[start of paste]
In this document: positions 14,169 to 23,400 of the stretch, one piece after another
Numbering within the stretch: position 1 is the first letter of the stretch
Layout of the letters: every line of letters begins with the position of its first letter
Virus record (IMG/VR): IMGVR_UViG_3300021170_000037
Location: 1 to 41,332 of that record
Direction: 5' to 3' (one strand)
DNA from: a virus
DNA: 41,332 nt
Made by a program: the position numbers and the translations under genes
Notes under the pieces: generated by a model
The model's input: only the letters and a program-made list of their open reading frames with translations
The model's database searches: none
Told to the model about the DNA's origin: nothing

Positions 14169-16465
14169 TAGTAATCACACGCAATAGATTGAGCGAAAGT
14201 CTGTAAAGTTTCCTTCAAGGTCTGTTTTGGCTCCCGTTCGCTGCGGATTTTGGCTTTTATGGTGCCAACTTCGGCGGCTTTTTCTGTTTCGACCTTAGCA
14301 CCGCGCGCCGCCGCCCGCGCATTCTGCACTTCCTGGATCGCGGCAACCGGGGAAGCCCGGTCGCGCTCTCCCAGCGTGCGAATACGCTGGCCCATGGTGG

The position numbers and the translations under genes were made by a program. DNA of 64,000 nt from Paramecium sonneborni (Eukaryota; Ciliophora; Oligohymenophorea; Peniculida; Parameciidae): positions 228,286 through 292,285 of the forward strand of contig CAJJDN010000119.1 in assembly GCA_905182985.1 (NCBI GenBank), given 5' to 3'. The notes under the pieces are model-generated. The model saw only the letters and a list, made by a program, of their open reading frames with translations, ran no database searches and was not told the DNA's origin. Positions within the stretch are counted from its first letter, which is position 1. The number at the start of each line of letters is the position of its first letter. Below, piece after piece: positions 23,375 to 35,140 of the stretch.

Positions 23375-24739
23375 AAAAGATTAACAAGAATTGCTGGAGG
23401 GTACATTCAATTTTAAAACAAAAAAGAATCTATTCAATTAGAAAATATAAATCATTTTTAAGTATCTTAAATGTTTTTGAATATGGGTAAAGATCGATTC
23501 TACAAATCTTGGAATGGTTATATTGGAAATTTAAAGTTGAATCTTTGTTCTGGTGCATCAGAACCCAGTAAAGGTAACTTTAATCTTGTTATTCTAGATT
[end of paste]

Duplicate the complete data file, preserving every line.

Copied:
In this document: positions 14,169 to 23,400 of the stretch, one piece after another
Numbering within the stretch: position 1 is the first letter of the stretch
Layout of the letters: every line of letters begins with the position of its first letter
Virus record (IMG/VR): IMGVR_UViG_3300021170_000037
Location: 1 to 41,332 of that record
Direction: 5' to 3' (one strand)
DNA from: a virus
DNA: 41,332 nt
Made by a program: the position numbers and the translations under genes
Notes under the pieces: generated by a model
The model's input: only the letters and a program-made list of their open reading frames with translations
The model's database searches: none
Told to the model about the DNA's origin: nothing

Positions 14169-16465
14169 TAGTAATCACACGCAATAGATTGAGCGAAAGT
14201 CTGTAAAGTTTCCTTCAAGGTCTGTTTTGGCTCCCGTTCGCTGCGGATTTTGGCTTTTATGGTGCCAACTTCGGCGGCTTTTTCTGTTTCGACCTTAGCA
14301 CCGCGCGCCGCCGCCCGCGCATTCTGCACTTCCTGGATCGCGGCAACCGGGGAAGCCCGGTCGCGCTCTCCCAGCGTGCGAATACGCTGGCCCATGGTGG

The position numbers and the translations under genes were made by a program. DNA of 64,000 nt from Paramecium sonneborni (Eukaryota; Ciliophora; Oligohymenophorea; Peniculida; Parameciidae): positions 228,286 through 292,285 of the forward strand of contig CAJJDN010000119.1 in assembly GCA_905182985.1 (NCBI GenBank), given 5' to 3'. The notes under the pieces are model-generated. The model saw only the letters and a list, made by a program, of their open reading frames with translations, ran no database searches and was not told the DNA's origin. Positions within the stretch are counted from its first letter, which is position 1. The number at the start of each line of letters is the position of its first letter. Below, piece after piece: positions 23,375 to 35,140 of the stretch.

Positions 23375-24739
23375 AAAAGATTAACAAGAATTGCTGGAGG
23401 GTACATTCAATTTTAAAACAAAAAAGAATCTATTCAATTAGAAAATATAAATCATTTTTAAGTATCTTAAATGTTTTTGAATATGGGTAAAGATCGATTC
23501 TACAAATCTTGGAATGGTTATATTGGAAATTTAAAGTTGAATCTTTGTTCTGGTGCATCAGAACCCAGTAAAGGTAACTTTAATCTTGTTATTCTAGATT